Accountancy group UHY Hacker Young has blamed pressure from manufacturers for a 46% increase in car dealer stock over the last five years.
Data analysed by UHY Hacker Young from over 10,400 UK car dealerships on Companies House shows there was a 13% push to put more cars on the books of UK dealerships between between 2014 and 2015 alone, representing the biggest annual percentage increase over the last five years. The push moved the value of car dealership inventory from £16.1 billion in 2011 to £23.4 billion last year.
During the same period, the turnover of UK car dealerships increased by 32%, from £107.9bn to £142.6bn, with stock now accounting for 16.4% of total turnover up from 14.9% five years ago.
UHY Hacker Young says car dealerships are encouraged to add increasing amounts of stock to their balance sheets to meet contracted targets from manufacturers looking to secure greater market share and to reduce their own stock levels after struggling during the recession.
Paul Daly, partner at UHY Hacker Young, said: “Dealerships are under pressure to add increasing amounts of stock to their balance sheets in order to meet targets set by the manufacturers.
“This approach can put unnecessary strain on dealerships, with many facing the risk of termination of their lucrative contracts with manufacturers if they don’t take on stock.”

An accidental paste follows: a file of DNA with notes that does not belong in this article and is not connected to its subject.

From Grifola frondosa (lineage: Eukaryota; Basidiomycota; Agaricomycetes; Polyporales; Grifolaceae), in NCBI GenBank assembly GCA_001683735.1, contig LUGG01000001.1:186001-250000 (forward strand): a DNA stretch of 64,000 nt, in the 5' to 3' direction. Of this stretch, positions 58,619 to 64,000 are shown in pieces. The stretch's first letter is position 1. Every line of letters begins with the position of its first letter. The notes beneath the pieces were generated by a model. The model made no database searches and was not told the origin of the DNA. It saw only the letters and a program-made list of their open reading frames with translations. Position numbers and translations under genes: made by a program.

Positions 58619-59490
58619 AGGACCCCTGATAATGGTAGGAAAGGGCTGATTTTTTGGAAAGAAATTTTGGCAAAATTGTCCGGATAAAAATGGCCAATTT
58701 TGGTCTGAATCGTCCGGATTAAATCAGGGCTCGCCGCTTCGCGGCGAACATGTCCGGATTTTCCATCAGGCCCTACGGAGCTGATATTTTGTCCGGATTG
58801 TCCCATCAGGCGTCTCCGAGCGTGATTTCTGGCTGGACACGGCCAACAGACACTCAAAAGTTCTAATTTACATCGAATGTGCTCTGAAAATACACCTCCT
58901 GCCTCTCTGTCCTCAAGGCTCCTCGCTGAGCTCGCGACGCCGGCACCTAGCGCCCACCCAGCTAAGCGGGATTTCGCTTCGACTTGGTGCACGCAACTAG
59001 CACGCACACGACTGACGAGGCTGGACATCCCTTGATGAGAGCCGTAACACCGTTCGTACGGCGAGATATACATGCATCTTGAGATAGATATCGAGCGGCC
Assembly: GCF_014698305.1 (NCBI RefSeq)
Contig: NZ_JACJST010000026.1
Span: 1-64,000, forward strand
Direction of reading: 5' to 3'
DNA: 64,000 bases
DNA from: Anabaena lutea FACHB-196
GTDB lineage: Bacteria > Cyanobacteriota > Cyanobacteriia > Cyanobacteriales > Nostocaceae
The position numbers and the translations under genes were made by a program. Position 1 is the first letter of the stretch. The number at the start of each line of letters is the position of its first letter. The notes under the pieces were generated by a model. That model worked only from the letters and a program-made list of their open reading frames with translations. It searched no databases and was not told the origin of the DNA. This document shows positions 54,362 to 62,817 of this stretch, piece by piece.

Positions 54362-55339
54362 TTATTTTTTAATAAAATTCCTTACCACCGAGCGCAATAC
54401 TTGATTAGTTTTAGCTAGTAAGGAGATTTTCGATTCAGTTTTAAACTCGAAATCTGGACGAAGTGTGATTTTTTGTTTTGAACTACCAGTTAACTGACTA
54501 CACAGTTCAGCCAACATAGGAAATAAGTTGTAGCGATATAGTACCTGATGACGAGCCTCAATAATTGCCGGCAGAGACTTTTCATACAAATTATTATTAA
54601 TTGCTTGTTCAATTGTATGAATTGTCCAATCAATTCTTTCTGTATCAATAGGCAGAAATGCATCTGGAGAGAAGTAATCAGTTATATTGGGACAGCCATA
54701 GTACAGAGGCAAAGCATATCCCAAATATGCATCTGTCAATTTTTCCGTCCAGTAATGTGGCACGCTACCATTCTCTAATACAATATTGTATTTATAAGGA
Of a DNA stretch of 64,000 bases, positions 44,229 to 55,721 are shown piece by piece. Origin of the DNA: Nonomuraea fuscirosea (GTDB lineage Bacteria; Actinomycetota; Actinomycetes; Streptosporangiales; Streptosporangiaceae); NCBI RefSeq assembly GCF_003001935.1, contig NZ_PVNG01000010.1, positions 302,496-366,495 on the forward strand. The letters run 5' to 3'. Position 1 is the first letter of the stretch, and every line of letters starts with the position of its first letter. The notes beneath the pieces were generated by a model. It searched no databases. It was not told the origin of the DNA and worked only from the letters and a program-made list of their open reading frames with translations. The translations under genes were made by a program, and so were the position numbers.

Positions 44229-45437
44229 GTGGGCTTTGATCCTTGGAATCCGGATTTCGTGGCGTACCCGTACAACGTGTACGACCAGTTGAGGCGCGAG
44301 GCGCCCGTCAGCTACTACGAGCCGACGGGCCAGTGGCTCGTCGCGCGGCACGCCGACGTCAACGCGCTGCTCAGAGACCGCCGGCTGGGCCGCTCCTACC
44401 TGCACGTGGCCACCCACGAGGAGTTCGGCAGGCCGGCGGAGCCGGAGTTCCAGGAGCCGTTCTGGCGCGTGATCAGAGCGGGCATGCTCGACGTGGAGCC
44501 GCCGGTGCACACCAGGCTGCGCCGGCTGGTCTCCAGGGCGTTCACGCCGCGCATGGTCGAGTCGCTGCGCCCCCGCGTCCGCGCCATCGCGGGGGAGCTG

Daly said the pressure could lead to dealers having to reduce prices or increase incentives to clear stock.
UHY Hacker Young adds that across Europe the production of cars outstrips demand. According to Economic and Market Report, EU Automotive Industry Quarter 4 2015, from the European Automobile Manufacturers Association 18.1m cars were manufactured during 2015 compared to 16.7m new registrations.
Daly said: “Manufacturers continue to produce more stock than European demand calls for with much of the excess stock residing on the balance sheets of UK dealerships.
“The UK is a unique market in Europe that traditionally absorbs the oversupply from Europe. Other European markets suffered deeper economic crises than the UK and traditionally consumer habits in other countries often see less frequent vehicle purchases than would be the case in the UK, all of which makes the UK a prime destination for excess stock.”
Daly said dealers may look to pursue more conservative business models with the impact of Brexit yet to be fully realised. However, in the event of any downturn, if the UK has a lower proportion of Europe’s excess stock it could make for a softer landing than when vehicle values crashed in 2008.
Daly added: “The fall in the value of sterling since Brexit was announced could make it difficult for dealerships to shift excess stock if it is more expensive in the first place.
“This could also result in the level of margin of these dealerships squeezed further, putting many more under financial strain.”
- Read AM's Are pre-registrations an opportunity or a threat? for a view from the industry on the how the practice has become a normal way of balancing the supply of vehicles. Paul Hill National Association of Motor Auctions, chairman also wrote a guest blog for AM on the risks of pre-reg activity in 2016.
The value of inventory of UK car dealerships 2011-2015 (Data: Companies House)